A man who went from running a Sussex dairy farm to being a prize winning, best selling author releases his latest novel in March with a local signing.
Richard Masefield has writing in his blood, being the cousin of famous poet John Masefield, who once advised a young Richard ‘Always carry paper with you and a pencil with youto jot down thoughts whenever and wherever they occur.’
His fourth book, The White Cross, shines a fresh light on the age-old link between religious faith and armed aggression.
Movingly, it traces a young couple’s search for love and understanding in the brutal time of the Third Crusade.
The White Cross is the latest in the author’s series of historical novels, all of them compelling adventures in their own right but together spanning more than eight hundred years of history, to follow the fortunes of two local families from medieval Lewes to the smuggling trade along the Kent and Sussex coasts, through Regency Brighton and the cataclysm of the First World War to the impact of the swinging sixties on an unsuspecting Eastbourne.
Richard said: “I was married then with three young children, and for six back-breaking years milked Friesian cows twice a day to pay the bills – only returning to writing when milk became unprofitable. Ideas for my first novel, Chalkhill Blue, were scrawled on the paper towels I used for drying the cows’ udders in the milking parlour; and that book launched my literary career.”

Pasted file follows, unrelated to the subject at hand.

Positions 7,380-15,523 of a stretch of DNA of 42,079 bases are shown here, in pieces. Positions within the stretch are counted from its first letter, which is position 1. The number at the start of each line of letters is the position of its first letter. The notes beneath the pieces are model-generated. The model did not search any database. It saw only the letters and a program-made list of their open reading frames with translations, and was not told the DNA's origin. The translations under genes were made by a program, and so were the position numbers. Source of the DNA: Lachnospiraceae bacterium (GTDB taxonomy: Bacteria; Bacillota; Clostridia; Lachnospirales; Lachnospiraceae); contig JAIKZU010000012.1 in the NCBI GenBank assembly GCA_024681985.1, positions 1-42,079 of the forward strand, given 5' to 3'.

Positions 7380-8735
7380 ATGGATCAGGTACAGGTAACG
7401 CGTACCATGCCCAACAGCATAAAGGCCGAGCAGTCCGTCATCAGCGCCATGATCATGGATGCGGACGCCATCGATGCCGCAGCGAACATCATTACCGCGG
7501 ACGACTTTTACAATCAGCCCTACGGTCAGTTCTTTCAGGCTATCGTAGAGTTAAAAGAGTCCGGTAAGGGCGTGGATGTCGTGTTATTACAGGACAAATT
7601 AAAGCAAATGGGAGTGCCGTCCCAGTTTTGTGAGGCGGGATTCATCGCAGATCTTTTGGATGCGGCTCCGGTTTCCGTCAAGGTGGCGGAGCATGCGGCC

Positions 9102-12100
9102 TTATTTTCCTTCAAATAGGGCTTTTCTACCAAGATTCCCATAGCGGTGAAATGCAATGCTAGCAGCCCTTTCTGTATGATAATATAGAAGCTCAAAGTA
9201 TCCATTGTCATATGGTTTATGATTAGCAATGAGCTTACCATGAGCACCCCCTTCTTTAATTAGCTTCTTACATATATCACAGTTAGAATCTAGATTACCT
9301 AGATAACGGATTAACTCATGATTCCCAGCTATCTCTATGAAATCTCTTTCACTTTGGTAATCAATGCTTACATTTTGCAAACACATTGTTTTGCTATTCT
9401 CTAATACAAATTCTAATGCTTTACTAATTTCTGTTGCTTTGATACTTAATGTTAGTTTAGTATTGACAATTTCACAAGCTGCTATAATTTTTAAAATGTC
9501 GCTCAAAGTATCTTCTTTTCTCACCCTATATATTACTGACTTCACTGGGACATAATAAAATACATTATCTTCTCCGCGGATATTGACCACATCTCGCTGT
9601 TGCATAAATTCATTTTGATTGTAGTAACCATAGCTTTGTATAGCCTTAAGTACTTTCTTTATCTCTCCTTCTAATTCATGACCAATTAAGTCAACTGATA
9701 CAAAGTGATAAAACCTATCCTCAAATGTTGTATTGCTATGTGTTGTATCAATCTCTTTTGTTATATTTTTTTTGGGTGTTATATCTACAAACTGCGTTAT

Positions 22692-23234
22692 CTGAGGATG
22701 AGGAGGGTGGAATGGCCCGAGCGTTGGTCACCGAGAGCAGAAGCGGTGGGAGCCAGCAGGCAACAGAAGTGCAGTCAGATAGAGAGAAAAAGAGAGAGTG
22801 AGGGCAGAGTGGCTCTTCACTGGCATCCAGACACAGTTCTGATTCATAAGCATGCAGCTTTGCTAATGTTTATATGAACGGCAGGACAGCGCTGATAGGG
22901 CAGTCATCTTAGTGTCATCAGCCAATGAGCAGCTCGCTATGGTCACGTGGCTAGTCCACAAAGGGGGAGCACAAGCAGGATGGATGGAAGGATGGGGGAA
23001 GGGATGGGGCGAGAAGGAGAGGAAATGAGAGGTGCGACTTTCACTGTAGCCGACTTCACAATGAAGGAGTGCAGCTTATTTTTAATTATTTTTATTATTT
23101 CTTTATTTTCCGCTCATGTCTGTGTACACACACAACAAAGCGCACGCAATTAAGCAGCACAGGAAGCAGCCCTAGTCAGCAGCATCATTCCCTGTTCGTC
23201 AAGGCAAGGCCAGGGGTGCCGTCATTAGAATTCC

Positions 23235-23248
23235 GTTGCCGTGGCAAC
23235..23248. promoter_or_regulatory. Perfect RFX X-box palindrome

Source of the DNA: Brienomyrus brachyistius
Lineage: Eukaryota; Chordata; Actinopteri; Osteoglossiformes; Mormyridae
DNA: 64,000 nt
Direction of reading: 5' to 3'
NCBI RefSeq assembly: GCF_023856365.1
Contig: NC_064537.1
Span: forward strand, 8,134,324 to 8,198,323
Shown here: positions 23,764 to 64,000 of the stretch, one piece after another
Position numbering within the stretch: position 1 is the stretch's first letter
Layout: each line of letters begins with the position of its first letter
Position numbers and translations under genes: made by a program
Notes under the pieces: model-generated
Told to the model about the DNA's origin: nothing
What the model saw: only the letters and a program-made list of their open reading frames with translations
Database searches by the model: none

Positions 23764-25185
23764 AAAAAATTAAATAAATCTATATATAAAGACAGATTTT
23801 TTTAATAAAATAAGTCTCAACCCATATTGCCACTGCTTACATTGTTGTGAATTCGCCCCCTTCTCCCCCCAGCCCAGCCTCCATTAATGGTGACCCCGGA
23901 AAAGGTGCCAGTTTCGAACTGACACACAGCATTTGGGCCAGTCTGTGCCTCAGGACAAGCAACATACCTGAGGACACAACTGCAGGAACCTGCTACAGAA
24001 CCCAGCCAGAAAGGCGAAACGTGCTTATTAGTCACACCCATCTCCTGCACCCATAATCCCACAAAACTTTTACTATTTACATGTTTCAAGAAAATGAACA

That novel not only helped to save the farm when milk became unprofitable, but won him a literary award, sold an option for a TV mini-series, has so far appeared in seven editions and topped the Amazon bestsellers list.
Richard added: “Since then I’ve worked for a number of years as a care manager and teacher of children and young adults with special needs, whilst still farming livestock at home. Eventually retiring to cross the border into Kent.
“I remain devoted to the English countryside, its wildlife and its agriculture, and am keen to help preserve as much of it as possible for future generations.”
All Richard’s novels are partially set in Sussex and although descriptions of the Sussex landscape permeate his stories, he also sends his characters to far-flung locations across the world – to Palestine, South Africa, Colombia, the cane fields of Queensland and early penal colony of New South Wales.
Richard will be signing copies of the White Cross the at Waterstones Rye Bookshop, in the High Street, on March 14. Waterstones in Hasting are also ordering his Sussex books. His books are available through Amazon.
Fore more about Richard Masefield and more details of his Sussex books visit www.richardmasefield.co.uk.
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